A new smart helmet can determine stroke severity and type

Satsuki Then - Sep 1, 2021, 5:47am CDT
A new smart helmet can determine stroke severity and type

One of the biggest keys to recovery for stroke victims is early and quick treatment. If the blood clot that caused the stroke can be treated quickly enough, it’s possible to restore full functionality to the patient in many instances. The goal is to diagnose and treat patients within the first hour of having a stroke to give them the best chance of recovering.

To help facilitate rapid diagnosis of the position, size, and type of stroke, researchers have created a new smart helmet that is portable and designed specifically to diagnose strokes. The designers of the portable smart helmet envision it being used in an ambulance while en route to the hospital in an effort to allow quicker treatment and better recovery outcomes. Typically, stroke patients aren’t diagnosed until they arrive at the hospital.

Unlike other smart helmet designs that rely on ultrasound for brain imaging and stroke detection, the new helmet relies on electromagnetic waves, which easily penetrate the skull. The helmet also leverages signal processing giving it the ability to detect and diagnose stroke. Electromagnetic measurements are particularly well-suited to stroke diagnosis because they can detect both types of stroke, ischemic and hemorrhagic.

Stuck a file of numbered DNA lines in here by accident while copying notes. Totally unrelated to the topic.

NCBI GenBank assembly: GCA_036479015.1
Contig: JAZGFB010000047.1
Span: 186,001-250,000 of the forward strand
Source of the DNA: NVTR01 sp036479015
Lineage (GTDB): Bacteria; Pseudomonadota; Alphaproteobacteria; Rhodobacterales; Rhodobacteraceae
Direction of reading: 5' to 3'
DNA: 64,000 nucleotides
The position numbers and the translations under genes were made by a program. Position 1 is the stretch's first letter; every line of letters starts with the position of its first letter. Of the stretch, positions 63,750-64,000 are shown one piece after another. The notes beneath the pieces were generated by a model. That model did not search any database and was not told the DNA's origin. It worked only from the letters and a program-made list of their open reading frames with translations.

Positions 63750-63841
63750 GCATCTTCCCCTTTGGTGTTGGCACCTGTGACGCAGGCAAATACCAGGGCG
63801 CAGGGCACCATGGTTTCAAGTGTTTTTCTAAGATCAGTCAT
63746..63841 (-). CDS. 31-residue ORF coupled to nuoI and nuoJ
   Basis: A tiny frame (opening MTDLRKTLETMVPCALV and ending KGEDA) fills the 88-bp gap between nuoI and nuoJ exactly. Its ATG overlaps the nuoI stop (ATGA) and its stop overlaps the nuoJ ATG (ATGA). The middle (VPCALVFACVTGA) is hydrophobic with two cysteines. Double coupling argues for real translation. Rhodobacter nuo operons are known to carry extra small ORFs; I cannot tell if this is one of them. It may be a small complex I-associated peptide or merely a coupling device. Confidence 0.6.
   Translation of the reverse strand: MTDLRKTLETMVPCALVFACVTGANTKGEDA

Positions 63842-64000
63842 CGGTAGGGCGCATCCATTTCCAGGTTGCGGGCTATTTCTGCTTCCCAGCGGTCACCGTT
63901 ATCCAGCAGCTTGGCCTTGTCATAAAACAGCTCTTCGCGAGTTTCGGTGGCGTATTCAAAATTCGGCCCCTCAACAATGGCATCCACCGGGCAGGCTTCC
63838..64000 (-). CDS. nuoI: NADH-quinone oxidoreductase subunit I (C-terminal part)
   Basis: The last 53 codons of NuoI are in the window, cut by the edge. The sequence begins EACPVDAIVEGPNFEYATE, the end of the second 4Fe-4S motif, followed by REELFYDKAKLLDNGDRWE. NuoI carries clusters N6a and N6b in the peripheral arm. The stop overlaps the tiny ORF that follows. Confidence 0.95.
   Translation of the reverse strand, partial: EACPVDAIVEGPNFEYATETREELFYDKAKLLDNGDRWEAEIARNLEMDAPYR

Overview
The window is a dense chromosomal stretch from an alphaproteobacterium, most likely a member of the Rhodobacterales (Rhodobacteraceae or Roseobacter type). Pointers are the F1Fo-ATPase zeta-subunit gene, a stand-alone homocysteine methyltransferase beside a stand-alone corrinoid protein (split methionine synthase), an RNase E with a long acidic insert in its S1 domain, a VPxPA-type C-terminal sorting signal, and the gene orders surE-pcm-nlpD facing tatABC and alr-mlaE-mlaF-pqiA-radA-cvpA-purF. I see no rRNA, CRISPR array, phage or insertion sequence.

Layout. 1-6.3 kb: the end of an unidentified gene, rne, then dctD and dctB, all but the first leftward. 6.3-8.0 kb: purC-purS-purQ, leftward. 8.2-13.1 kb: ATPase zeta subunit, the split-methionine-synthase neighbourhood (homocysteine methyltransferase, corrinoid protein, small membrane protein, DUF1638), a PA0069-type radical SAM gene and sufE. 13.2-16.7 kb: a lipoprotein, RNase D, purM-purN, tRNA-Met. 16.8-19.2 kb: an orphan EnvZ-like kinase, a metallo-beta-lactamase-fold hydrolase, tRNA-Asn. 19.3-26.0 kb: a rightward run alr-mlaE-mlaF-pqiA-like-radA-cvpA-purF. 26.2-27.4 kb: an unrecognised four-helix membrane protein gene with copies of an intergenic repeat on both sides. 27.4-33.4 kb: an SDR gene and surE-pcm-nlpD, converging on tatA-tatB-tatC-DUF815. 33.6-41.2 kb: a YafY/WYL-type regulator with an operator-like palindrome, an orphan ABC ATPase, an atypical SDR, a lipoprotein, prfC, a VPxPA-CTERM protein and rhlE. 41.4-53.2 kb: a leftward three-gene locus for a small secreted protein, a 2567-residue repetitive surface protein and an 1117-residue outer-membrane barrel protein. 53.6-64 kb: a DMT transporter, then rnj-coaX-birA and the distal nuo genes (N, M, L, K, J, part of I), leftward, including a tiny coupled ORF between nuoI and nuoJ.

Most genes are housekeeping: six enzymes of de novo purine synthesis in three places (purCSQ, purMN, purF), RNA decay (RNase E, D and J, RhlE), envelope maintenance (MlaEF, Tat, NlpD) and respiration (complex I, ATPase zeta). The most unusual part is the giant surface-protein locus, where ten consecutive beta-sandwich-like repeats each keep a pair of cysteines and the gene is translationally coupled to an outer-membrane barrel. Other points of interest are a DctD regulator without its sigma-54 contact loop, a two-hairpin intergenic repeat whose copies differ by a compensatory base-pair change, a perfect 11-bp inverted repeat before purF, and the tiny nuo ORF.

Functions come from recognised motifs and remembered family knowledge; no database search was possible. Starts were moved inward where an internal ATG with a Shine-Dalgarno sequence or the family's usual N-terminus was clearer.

The ability to detect both types of strokes allows the helmet not only to diagnose that a stroke has occurred but to tell providers what type of stroke the patient has suffered. This is critical because the two types of strokes require different types of treatment. A prototype helmet was tested using simulations that investigated various stroke positions and dimensions ranging from 1 to 4 centimeters inside the brain.

Researchers say by leveraging their signal processing approach, the accuracy of their diagnostic method is higher than 80 percent. That showed it was possible to utilize the electromagnetic approach to create accurate images of the stroke inside the brain and gather quantitive information to determine the type of stroke. Project researchers hope to test the device in clinical trials soon.


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